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Appeals against refusal of information requests

If your request for information is not handled appropriately, you may be able to challenge the decision. The most common available options are:

  • an “internal” appeal
  • an administrative appeal, to a more senior administrative body
  • an appeal to an ombudsman or an information commissioner
  • an appeal to a court

Here is a brief outline of these options. We explain them in more detail below.

  • In many countries, failing to provide information requested, or providing incomplete information in response to a request, is an “administrative decision” which can be appealed (i) to the same body that issued the initial appeal, or (ii) before a higher level administrative body (i.e. another public authority, not a court).
  • It may also be possible to appeal to an official such as an “Ombudsman” (sometimes also called Information Commissioner – we explain the ombudsman in more detail below). S/he investigates what happened and issues a recommendation or an opinion that the body in question should comply with.
  • If you are still unsatisfied with the outcome of your appeal, often you can go further and appeal this second decision before a court.
  • In some legal systems, you do not have to appeal to a higher administrative body; instead, you can take your case directly to the courts.
1

An "internal" appeal to the same public authority

In some countries, the FoI laws provide for the administrative body which refused your information request to revise its own decision – effectively, to change its mind. You may thus be able to obtain the information you need without the need for further appeals.

By appealing again to the same body, you may be able to signal that you are serious about defending your rights.  This can sometimes result in a change of mind.

EXAMPLE: the UK has a system of “internal appeal” for FoI decisions. Under the Freedom of Information Act (FOIA), a person requesting information who is dissatisfied with the response is able to ask the public authority concerned for an ‘internal review’. This review may or may not be acted upon. In 2015, 6.3% of all Freedom of Information requests (that is more than 1 in 16) were taken to internal review. This marked a significant increase from 2010 when 3.9% of requests (nearly one in 25) were appealed in this way.

2

Review of an "administrative decision"

When a decision is referred to as an “administrative decision”, it means that it was made by a public authority. This can sometimes mean that it is hard to know which state body made the decision, as so you may struggle to identify who to appeal to. If that happens, then check the decision-making rules of the public authority to which you made the information request.  Those rules should outline the procedure for challenging a refusal of an information request, and should identify the body to which any appeal should be made: either to a more senior administrative body or (preferably) to an ombudsman or information commissioner.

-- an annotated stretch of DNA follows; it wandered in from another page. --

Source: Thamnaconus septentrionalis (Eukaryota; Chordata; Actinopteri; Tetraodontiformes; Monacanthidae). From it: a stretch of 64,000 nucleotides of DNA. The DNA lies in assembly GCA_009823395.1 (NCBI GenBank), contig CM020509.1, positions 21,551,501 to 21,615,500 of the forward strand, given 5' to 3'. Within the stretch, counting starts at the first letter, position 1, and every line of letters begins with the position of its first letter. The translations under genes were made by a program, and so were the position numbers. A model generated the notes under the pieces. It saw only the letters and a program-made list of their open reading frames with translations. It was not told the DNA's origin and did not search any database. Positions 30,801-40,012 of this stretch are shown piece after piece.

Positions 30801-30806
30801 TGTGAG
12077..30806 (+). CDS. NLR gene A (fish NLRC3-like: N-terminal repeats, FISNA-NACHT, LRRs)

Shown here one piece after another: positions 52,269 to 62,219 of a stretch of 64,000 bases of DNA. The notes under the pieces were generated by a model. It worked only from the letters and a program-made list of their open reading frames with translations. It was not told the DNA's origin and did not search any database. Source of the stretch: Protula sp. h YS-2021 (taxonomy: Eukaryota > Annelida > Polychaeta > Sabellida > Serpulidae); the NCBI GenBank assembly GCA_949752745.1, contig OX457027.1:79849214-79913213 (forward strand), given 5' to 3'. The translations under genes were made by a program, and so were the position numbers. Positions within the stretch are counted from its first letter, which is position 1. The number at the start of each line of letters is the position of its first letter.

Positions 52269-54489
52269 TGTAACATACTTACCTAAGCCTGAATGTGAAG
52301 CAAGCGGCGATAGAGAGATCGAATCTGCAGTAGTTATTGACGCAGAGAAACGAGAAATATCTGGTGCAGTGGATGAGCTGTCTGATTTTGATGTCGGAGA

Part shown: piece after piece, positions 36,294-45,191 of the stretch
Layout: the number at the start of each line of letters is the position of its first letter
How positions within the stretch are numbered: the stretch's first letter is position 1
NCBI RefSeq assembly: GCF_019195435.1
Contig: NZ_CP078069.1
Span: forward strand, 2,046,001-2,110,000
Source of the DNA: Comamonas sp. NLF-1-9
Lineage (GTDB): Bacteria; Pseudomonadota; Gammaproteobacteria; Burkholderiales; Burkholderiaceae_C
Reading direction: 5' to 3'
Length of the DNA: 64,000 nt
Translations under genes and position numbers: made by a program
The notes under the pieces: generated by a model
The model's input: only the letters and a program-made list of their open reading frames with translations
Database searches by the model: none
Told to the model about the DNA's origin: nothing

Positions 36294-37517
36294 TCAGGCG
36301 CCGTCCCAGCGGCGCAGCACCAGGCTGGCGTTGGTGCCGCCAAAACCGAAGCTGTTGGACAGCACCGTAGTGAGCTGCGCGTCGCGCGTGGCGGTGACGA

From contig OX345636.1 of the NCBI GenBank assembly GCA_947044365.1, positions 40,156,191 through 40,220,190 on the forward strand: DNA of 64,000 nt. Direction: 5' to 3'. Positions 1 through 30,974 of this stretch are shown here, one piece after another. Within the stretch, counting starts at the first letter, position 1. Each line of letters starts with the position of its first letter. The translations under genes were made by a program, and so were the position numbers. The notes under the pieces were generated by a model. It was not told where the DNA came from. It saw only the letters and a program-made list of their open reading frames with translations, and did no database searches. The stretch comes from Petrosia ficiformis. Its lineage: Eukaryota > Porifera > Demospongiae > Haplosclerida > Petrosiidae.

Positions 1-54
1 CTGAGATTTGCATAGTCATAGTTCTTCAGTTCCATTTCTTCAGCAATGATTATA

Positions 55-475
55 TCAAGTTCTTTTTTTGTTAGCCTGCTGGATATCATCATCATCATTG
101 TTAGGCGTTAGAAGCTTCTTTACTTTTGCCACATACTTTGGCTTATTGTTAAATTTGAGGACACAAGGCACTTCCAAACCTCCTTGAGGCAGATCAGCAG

3

Review by an “ombudsman” or Information Commissioner

In the case of a failure to provide (or the provision of incomplete) information, you will generally be able to pursue an appeal to a more senior administrative body or (preferably) to an “ombudsman” or information commissioner. The role of the ombudsman/commissioner is to investigate what happened and to issue a recommendation or an opinion with which the requested body should comply.

In many countries the request for internal review is required before appealing to the Information Commissioner, Ombudsman, or Courts. Sometimes however, you can appeal directly to the Information Commissioner or Ombudsman.

For more information on appeals within OSCE countries, see the Appeals Mechanism table compiled by LegalLeaks. This shows that some 16 countries in the OSCE region have a specialised oversight body. In the UK for instance, if the requester is still dissatisfied after an internal review is carried out, they can appeal to the Information Commissioner’s Office (ICO). Independent research shows that the number of ICO appeals has increased from 0.52% in 2010 to 0.90% in 2015. This means that a total of 14.4% of internal reviews (a little more than one in seven) were taken to the ICO in 2015, compared to 13.2% in 2010 (a little more than one in eight) in 2010.

An ombudsman is an official who investigates people’s complaints against companies or the government. They should be independent, free of charge and impartial – therefore they should have no link to the administrative body whose decision you are contesting. This degree of detachment enables the ombudsman will act as a neutral arbitrator and make an unbiased decision concerning your claim (see, for example, this UK description of the role).

Using an ombudsman should mean that you can avoid having to go to court. This can save you the costs that come with litigation can also save you from having to go to court. This can help you obtain a faster response to your complaint whilst avoiding the cost of litigation.

It is important to note however that the role of the ombudsman is limited.

A first limitation is that the decisions made by ombudsmen are not legally binding.

  • In the private sector, ombudsmen usually have the power to make recommendations which are binding on the bodies in their jurisdiction. However, these decisions can be undone if they are successfully challenged in court.
  • In the public sector, the decisions of the ombudsmen are not legally binding but simply recommendations. This means that they do not have to be respected by the administrative body whose decision you are challenging.